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Rarely do dramatic productions of regional theaters, particularly those with a seasonal focus, produce a Broadway-class production that is ready as-is to transfer to New York, but such is the case with Barrington Stage’s exemplar presentation of Joseph Doughertry’s “Chester Bailey". All the elements - a riveting narrative, beautifully composed language, stellar performances, and most sensitive scenery, lighting and sound design - combine in seamless harmony. “Chester Bailey” is the best piece of drama I have seen anywhere - regionally, on Broadway or Off - in a long, long time, and that’s excluding the dark theater days of the pandemic.

Indeed, coming in the Age of Covid, the tale - about the relationship between a young man, Chester Bailey who is surviving catastrophic injury and his psychiatrist, Dr. Philip Cotton - puts life in perspective, contrasting the most tragic circumstances of a patient confined to a mental institution with the comparatively trivial life challenges of his therapist. With Dougherty’s beautifully textured and richly visual script - impeccably paced by director Ron Lagomarsino (who directed the premiere production of the play in San Francisco in 2016) - “Chester Bailey” transcendently renders a seering parable about truth and delusion, imagination and memory, and reality and survival.

Tony Award winner Reed Birney plays the doctor and Ephraim Birney, his 24 year -old son, the title character in one of the best two-hander performances in memory. It’s 1945. Bailey loses his sight, both hands, and an ear in a freak attack by a fellow riveter at work in the Brooklyn Navy Yard. Chester’s father, at his mother’s insistence, had secured the wartime job for their son so he could avoid active service. Guilt pervades the family after the near-death accident. Dr. Cotton’s marriage ends in divorce, and he pursues an affair with the wife of the chief of staff at the psychiatric hospital.

Dougherty lays down all this exposition between monologues that shift between the two characters. When they do have dialogue - more than a third of the way through the 90 minute play - the conflict is clear. Bailey is delusional. He believes he can see (“I am NOT blind” he proclaims) and has hands that work. He is obsessed with a young woman he fleetingly met in Penn Station before his accident. Dr. Cotton seeks to return him to the reality of his condition. Bailey resists, existing in his own imagined world. Enough revealed: Dougherty’s taught, suspenseful plotting brings the doctor to an unexpected, piercing reconciliation of his own reality and Bailey's imagination.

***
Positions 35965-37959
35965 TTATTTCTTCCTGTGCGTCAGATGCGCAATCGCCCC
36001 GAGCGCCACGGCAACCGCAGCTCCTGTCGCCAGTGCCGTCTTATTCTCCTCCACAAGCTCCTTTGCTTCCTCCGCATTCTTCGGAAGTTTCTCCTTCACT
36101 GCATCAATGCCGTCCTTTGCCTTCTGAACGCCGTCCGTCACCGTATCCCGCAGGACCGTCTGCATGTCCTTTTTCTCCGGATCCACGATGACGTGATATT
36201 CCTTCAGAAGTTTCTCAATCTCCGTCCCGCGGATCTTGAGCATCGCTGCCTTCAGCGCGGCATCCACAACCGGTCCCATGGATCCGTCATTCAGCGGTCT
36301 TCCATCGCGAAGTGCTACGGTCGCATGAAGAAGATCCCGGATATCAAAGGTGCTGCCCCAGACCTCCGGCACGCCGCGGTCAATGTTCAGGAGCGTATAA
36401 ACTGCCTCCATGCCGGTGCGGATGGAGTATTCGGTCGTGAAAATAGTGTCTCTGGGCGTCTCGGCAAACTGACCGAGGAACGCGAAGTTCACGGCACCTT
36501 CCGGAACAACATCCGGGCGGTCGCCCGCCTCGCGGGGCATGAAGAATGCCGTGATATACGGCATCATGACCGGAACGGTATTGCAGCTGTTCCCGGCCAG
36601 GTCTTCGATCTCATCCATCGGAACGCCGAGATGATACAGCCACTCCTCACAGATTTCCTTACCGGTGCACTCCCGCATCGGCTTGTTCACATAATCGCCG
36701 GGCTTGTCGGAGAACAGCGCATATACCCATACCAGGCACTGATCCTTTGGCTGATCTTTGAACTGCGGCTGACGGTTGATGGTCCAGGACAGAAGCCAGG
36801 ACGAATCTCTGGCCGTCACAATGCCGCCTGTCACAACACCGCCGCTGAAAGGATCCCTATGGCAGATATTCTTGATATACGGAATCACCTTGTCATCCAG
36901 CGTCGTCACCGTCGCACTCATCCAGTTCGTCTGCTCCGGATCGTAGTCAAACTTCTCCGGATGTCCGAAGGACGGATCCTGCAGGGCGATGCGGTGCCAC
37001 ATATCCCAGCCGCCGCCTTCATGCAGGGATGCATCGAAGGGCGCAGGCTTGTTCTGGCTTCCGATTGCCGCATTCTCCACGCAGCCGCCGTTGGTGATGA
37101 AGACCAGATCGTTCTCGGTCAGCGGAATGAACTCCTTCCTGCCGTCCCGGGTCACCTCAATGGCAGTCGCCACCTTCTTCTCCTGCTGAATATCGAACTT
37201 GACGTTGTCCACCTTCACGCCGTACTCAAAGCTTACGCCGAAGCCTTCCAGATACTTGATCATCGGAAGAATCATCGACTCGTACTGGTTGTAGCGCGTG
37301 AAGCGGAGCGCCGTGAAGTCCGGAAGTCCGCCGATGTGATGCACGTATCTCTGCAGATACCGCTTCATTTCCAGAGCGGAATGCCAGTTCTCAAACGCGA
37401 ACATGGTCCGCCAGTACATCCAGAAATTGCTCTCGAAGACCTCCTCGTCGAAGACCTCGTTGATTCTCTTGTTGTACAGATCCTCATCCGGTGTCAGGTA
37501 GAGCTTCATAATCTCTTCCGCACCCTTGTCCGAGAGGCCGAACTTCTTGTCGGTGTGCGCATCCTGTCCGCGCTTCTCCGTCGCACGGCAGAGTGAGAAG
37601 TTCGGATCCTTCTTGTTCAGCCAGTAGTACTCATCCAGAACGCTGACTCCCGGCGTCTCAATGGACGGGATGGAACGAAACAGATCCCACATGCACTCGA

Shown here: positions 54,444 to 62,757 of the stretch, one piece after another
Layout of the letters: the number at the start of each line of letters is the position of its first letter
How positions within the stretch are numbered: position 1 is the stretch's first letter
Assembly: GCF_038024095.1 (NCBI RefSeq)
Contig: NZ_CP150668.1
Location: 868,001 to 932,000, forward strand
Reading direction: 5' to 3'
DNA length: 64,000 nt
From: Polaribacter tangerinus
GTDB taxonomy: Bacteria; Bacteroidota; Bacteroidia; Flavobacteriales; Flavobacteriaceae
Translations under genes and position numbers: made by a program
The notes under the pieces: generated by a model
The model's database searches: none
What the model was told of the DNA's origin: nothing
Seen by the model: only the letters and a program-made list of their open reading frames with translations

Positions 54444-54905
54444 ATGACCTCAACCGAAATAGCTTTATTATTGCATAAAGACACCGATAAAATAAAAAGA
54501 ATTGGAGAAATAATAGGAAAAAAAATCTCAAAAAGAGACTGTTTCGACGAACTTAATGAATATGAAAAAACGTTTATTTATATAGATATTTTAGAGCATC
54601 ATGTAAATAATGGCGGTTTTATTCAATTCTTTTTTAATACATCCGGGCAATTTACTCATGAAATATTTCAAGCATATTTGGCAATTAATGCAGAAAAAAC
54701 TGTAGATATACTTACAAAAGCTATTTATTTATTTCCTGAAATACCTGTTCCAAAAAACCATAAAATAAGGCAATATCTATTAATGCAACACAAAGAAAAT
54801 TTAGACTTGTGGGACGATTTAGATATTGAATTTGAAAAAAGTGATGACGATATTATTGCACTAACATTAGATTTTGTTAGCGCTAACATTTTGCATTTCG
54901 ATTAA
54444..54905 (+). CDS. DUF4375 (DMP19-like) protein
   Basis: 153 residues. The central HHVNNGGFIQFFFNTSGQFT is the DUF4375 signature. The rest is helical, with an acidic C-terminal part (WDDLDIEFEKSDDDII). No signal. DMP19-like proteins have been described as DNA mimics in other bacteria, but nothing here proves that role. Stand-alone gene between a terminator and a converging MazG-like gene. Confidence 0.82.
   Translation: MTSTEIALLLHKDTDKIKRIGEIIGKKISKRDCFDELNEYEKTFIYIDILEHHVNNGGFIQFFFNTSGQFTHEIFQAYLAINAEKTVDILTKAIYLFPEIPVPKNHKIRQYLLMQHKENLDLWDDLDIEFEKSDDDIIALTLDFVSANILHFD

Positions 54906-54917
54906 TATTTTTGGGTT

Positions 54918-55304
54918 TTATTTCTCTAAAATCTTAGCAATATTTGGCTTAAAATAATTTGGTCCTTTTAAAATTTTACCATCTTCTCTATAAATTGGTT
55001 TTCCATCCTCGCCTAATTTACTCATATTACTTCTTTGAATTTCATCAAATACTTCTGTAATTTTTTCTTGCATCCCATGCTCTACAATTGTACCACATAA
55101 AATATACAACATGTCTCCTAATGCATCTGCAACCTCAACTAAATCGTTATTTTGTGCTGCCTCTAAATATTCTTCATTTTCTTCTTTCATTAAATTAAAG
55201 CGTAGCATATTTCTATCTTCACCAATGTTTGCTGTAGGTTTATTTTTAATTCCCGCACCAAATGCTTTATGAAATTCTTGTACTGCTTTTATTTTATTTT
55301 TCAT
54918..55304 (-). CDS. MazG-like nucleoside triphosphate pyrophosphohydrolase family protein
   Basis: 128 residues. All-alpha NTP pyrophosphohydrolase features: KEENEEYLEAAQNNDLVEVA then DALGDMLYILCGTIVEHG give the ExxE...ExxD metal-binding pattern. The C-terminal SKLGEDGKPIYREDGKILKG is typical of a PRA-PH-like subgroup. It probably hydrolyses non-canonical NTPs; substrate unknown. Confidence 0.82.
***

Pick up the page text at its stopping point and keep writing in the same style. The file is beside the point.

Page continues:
There’s not one wasted minute or false note in Dougherty’s script. His writing is so richly textured, one can picture Bailey's parents, Dr. Cotton’s family, the young woman whom Bailey loves, the hospital staff. Doughtery’s words are precisely, graphically descriptive, whether ugly or beautiful: Dr. Cotton reading the medical report of the attack on Chester (“... the eyeball exploding”), or Chester describing what his love wore (“a red and gold design of a bird on the front of her blouse…sort of Chinese … the tail of the bird curled down, around her left breast’).

A parallel sensitivity informs every production detail. Tony Award winning scenic designer Beowulf Borritt (no stranger to Barrington Stage - “On the Town” and “Pirates of Penzance”) creates an institutional setting of black steel arches (that recalls obliquely how Bailey describes both the keel of the ship where he was attacked and the cavernous structure of Penn Station) with dark tile, tall jail-like windows, the set sparsely accented with white antiseptic hospital furnishings. Peter Kaczorowski’s lighting design spills cold daylight into Bailey’s cloistered room: later, Bailey is bathed in a lucious purple glow fantasizing a date at Coney Island with his love. Brendan Annes’ sound design echoes Bailey’s tragedy: to open the play, a 1940’s big band tune morphs into an almost surreal dissonance. Superb staging matches this superb drama.


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